The fatty acids in avocados also support the absorption of other important fat-soluble antioxidants, like beta-carotene. Adding avocados to your meal plan can also lower your risk of developing age-related vision disorders like macular degeneration.
Avocado is generally safe in normal food amounts. However, if you are taking blood-thinning medications, such as Warfarin, it is important that you limit foods containing high amounts of vitamin K, to prevent blood clotting.
10 Ways to Enjoy Avocado on Keto
- Add sliced avocado to burgers, but skip the bun.
- Add diced avocado to soups and salads.
- Spread avocado on toast instead of butter.
- Use avocado in place of mayonnaise in chicken or egg salad.
- Mash avocado and combine it with other ingredients to make guacamole and serve with low carb tortilla chips.
- Add avocado to Mexican dishes, tacos and burritos.
- Use avocado in your sushi for a delicious vegetarian California roll or pair it with smoked salmon.
- Add avocado to the blender with other fruit and veggies for a thicker, creamier smoothie.
- Spread avocado on sandwiches and wraps using low carb bread.
- Add avocado to eggs, scrambles, and quiches.
Homemade Keto Guacamole Recipe
- 1 ripe avocado
- ¼ of red onion, grated or minced
- ¼ of a lime, juiced
- ½ of a tomato, diced
- 1 tablespoon of olive oil
- 2 tablespoons of fresh cilantro
- 1 small garlic clove, minced
- Pink Himalayan sea salt and fresh ground black pepper, to taste
- In a medium-sized bowl, peel and mash the avocado with a fork.
- Add the onion, olive oil, cilantro, garlic, lime juice, and tomato.
- Season to taste with salt and pepper and stir well to combine all the ingredients. Garnish with a sprig of fresh parsley and serve.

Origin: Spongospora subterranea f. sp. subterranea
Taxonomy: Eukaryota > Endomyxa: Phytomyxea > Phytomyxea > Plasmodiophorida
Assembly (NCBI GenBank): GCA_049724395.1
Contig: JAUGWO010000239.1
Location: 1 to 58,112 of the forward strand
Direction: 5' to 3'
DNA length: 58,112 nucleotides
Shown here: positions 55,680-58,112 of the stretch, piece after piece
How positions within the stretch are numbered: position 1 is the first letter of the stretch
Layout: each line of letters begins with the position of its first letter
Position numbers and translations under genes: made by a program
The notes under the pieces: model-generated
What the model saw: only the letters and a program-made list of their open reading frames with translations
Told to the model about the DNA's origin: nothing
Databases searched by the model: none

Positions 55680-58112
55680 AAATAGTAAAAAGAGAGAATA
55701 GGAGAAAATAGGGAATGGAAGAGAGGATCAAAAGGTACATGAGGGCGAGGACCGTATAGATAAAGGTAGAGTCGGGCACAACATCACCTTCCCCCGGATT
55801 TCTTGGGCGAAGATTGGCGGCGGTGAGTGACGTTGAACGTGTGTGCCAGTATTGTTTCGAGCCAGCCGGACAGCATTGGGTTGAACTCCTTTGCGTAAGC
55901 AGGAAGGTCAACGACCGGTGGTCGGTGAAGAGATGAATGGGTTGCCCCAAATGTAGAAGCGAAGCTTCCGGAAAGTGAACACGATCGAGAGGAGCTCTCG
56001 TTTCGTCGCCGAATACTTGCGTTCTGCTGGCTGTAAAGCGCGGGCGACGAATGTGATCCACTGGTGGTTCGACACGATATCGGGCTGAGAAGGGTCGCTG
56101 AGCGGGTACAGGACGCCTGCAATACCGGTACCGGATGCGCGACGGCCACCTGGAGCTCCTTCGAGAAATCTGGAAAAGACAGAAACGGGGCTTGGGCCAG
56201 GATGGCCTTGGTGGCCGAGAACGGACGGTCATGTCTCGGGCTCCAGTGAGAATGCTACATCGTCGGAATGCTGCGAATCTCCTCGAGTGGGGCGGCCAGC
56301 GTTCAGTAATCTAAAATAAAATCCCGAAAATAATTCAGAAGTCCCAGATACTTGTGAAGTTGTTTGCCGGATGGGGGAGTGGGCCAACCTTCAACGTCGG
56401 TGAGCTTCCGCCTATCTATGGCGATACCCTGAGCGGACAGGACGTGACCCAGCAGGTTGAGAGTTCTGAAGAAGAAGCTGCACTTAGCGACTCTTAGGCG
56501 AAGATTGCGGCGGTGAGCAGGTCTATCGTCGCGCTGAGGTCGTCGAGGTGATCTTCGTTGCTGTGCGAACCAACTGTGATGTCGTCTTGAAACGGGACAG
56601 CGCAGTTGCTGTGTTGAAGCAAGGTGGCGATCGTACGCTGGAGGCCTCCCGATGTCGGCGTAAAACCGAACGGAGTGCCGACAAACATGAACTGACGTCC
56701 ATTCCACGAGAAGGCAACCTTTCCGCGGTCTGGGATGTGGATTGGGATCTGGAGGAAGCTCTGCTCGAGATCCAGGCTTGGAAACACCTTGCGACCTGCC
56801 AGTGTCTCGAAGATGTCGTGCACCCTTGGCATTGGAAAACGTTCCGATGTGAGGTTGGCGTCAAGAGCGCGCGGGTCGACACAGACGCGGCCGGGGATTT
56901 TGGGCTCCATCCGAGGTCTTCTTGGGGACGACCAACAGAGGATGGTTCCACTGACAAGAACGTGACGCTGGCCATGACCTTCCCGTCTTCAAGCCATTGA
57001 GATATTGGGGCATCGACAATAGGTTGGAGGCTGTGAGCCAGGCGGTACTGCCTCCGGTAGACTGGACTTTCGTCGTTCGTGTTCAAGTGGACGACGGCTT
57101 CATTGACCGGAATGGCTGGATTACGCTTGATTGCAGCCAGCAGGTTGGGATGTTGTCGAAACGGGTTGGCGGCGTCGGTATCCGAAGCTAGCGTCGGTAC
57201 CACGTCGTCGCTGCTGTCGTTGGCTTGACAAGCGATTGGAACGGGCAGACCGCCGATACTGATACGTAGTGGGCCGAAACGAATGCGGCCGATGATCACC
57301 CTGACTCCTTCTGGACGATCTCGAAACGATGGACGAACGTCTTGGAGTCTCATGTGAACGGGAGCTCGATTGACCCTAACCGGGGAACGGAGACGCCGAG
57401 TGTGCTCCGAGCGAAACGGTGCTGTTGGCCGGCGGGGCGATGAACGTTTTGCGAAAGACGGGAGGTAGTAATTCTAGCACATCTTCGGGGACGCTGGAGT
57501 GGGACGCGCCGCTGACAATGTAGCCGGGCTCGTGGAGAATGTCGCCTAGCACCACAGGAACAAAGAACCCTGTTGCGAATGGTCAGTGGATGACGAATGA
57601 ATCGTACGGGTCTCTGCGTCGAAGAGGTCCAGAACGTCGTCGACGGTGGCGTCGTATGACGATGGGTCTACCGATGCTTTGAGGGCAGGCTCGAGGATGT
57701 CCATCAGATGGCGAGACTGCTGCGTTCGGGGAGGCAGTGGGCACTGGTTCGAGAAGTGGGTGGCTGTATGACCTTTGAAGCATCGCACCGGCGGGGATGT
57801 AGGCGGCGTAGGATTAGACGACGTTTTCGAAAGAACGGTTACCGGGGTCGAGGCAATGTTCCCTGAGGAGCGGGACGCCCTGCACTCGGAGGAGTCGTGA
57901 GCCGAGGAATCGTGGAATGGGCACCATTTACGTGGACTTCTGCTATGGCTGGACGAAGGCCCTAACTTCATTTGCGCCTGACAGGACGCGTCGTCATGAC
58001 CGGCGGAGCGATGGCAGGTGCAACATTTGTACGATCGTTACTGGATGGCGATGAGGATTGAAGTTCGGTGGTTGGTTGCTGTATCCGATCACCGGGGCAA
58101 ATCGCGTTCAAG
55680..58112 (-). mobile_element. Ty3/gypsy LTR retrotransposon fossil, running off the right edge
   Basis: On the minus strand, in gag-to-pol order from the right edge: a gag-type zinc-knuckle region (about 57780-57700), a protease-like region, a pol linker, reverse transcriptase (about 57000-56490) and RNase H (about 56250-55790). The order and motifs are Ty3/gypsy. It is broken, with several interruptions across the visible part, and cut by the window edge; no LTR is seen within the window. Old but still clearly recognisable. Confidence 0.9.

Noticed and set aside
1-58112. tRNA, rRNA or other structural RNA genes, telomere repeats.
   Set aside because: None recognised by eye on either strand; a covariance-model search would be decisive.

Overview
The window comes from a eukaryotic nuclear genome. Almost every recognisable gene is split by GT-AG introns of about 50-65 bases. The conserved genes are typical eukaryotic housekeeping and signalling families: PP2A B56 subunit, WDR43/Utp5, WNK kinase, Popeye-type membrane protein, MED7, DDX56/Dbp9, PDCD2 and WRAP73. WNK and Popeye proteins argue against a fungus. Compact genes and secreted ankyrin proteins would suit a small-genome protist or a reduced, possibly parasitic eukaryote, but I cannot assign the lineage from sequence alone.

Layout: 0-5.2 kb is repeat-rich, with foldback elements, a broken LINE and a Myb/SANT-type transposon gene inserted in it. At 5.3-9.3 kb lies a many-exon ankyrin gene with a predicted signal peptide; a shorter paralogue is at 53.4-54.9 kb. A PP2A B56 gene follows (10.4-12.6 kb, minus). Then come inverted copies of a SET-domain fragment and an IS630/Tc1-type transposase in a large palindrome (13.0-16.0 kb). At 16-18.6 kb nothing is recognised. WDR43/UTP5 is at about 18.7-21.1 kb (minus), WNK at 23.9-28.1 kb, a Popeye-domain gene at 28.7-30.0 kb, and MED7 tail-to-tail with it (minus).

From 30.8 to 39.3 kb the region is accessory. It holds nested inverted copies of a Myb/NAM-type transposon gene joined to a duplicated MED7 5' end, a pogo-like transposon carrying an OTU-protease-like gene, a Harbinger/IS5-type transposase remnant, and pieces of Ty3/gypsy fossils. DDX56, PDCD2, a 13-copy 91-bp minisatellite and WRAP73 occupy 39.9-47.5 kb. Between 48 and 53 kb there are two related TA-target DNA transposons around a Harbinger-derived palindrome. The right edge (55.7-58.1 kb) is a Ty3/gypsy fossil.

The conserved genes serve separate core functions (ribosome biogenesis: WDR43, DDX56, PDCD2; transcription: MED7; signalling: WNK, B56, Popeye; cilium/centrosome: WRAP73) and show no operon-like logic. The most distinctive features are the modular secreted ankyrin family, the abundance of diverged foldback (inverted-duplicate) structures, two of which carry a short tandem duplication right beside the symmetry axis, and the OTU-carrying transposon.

Is Avocado Good for Weight Loss?
If you’re trying to lose a few pounds, avocados make a great addition to your diet. Because weight loss requires eating fewer calories than you burn off, it is wise to eat low-calorie foods.
A 50 gram serving of avocado contains only 80 calories, which fits into a calorie-reduced meal plan. As long as you consume avocado in reasonable quantities, it can be an effective weight-loss food.
Avocados are also high in fiber, which is also linked to lower body fat and smaller waist circumference. The Department of Internal Medicine and Nutritional Sciences Program of the University of Kentucky has linked adequate fiber intake with lower blood pressure, improve insulin sensitivity and weight loss in obese individuals.
What’s more, avocados have been proven to lower cholesterol and even burn belly fat. Now that’s what I call a “triple threat” against the battle of the bulge!
How Can I Tell When an Avocado is Ripe Enough to Eat?
You can easily tell if an avocado is ripe by gently pressing into the skin. If the flesh feels firm and does not budge, you will need to let it ripen for a few days before eating. Softer avocados make better guacamole, while firmer avocados are great for slicing into a salad or sandwich.
You can speed up the ripening process by place the avocado on your window sill or putting it inside a paper bag along with a banana.
Is Avocado Safe to Eat During Pregnancy?
Because avocados are an excellent source of folate, they are an ideal food for mothers-to-be to consume during pregnancy. Folate is extremely important for a healthy pregnancy, as adequate intake of this nutrient reduces the risk of miscarriage and neural tube defects in the fetus.
According to research conducted by McGill University, there was a 30% higher incidence of birth defects in the offspring of mice conceived with sperm from folate-deficient male mice.
Furthermore, when infants are ready to eat solid foods, the soft texture of mashed avocado makes it a wonderful baby food that is both nutritionally-balanced and mild-tasting enough for your little one’s palate.
Is Avocado Oil Healthy?
In short, most of the fat contained in avocado oil is heart-healthy. Avocado oil is the natural oil extracted from the avocado.
Approximately 70% of avocado oil consists of heart-healthy oleic acid, a monounsaturated omega-9 fatty acid. However, it does contain a small percentage of unhealthy fats made up of about 12% saturated fat and 13% polyunsaturated fat.
Cooking isn’t the only good use for avocado oil, however. This natural oil can also be used to moisturize your skin or hair.